Dow wraps up strongest three-day rally since 1931
New York — The Dow Jones Industrial Average wrapped up its strongest three days in nine decades on Thursday as record weekly US jobless claims came in below investors' worst fears and the focus stayed on an unprecedented $2-trillion stimulus awaiting approval by the US House of Representatives.
The Dow was up 21% from its Monday low, establishing it in a bull market, according to a widely used definition. It was the Dow's strongest three-day percentage increase since 1931.
The number of Americans filing claims for unemployment benefits surged to 3.28-million last week as state-wide lockdowns brought the economy to a halt and unleashed a wave of layoffs.
The Dow Jones Industrial Average jumped 6.38% to end at 22,552.17 points, while the S&P 500 surged 6.24% to 2,630.07. The Nasdaq Composite added 5.6% to 7,797.54.
Expectations are high that the US House of Representatives will pass the stimulus measure to support distressed industries, including airlines, after the Senate cleared the proposal.
It would flood the country with cash in an effort to stem the crushing economic impact of an intensifying pandemic that has killed about 1,000 and infected nearly 70,000 people in the US.
As well as the Dow, the S&P 500 index logged three straight day of gains for the first time since mid-February, before coronavirus fears stopped Wall Street's 11-year bull market. Since Monday, the S&P 500 has surged about 17%, although it remains down 22% from its February 19 record high.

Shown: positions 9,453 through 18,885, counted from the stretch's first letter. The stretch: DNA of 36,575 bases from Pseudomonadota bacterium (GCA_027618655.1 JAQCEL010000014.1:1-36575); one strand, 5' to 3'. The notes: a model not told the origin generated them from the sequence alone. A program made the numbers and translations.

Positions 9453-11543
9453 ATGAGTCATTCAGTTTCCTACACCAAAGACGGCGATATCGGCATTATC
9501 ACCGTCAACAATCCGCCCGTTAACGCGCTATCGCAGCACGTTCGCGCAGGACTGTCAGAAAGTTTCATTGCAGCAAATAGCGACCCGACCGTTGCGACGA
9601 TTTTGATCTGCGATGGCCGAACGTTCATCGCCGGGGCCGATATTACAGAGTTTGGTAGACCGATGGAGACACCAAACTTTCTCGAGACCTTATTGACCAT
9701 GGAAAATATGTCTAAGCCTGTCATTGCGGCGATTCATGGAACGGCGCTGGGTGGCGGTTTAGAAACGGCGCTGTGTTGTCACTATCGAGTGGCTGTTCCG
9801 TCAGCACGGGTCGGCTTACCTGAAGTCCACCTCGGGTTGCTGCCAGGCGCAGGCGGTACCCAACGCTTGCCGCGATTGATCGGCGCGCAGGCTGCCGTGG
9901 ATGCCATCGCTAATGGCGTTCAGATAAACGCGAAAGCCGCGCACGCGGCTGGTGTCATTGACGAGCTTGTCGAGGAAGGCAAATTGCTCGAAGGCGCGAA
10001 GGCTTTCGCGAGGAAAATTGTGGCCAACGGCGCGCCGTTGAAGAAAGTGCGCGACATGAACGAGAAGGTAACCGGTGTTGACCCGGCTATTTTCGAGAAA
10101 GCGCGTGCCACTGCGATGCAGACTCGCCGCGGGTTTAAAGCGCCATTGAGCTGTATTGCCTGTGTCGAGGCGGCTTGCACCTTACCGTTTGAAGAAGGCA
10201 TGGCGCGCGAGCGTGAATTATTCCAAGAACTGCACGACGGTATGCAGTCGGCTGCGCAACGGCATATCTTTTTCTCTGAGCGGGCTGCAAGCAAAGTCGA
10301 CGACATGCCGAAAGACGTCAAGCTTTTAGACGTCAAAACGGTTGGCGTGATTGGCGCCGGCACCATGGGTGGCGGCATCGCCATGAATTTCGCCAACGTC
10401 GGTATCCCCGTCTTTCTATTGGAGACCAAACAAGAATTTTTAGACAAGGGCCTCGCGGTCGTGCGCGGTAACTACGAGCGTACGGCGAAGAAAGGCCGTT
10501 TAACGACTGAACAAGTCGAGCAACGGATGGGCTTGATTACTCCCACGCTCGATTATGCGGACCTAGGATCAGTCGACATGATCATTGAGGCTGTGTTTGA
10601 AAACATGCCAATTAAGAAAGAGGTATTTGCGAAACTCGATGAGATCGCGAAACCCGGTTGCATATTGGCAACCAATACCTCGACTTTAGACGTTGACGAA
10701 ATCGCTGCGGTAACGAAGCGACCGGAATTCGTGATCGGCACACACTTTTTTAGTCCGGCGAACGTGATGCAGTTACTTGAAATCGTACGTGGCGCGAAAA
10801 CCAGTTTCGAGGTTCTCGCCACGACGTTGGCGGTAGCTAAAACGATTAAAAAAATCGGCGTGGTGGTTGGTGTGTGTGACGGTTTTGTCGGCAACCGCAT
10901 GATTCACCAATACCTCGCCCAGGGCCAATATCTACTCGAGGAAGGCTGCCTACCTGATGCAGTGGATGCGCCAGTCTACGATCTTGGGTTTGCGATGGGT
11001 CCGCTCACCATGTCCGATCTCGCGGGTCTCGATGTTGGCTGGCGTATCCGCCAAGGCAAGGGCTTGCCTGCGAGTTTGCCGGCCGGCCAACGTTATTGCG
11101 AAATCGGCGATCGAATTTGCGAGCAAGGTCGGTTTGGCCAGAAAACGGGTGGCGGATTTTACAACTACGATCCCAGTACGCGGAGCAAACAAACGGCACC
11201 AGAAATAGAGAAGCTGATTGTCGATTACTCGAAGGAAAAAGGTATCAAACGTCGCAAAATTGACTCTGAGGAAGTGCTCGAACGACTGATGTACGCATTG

"It's encouraging to see people buying a day after a big up day because we hadn't seen that in a month," said Randy Frederick, vice-president of trading & derivatives at Charles Schwab. "That doesn't guarantee that the bottom is in, but it is indicative of a bottoming process."
Boeing rose 14%, boosted by a $58bn provision for the aerospace industry in the latest aid bill. Boeing has surged over 90% in the past four sessions.
Adding to upbeat sentiment, Federal Reserve chair Jerome Powell said the central bank stood ready to act "aggressively" to shore up credit in the market on top of the unprecedented policy easing announced on Monday.
"He said the Fed is not going to run out of ammunition and that the committee still has policy room for more action," said Charalambos Pissouros, senior market analyst at JFD Group in Cyprus.
"By saying that he raises the question — will they go for negative interest rates?"
Many analysts expect more wild market swings, with macroeconomic indicators likely to worsen heading into the second quarter as a breakdown in business activity and fears of corporate defaults foreshadow a deep global recession.
The CBOE volatility index fell 2.9 points, but was still near levels far above those in 2018 and 2019.
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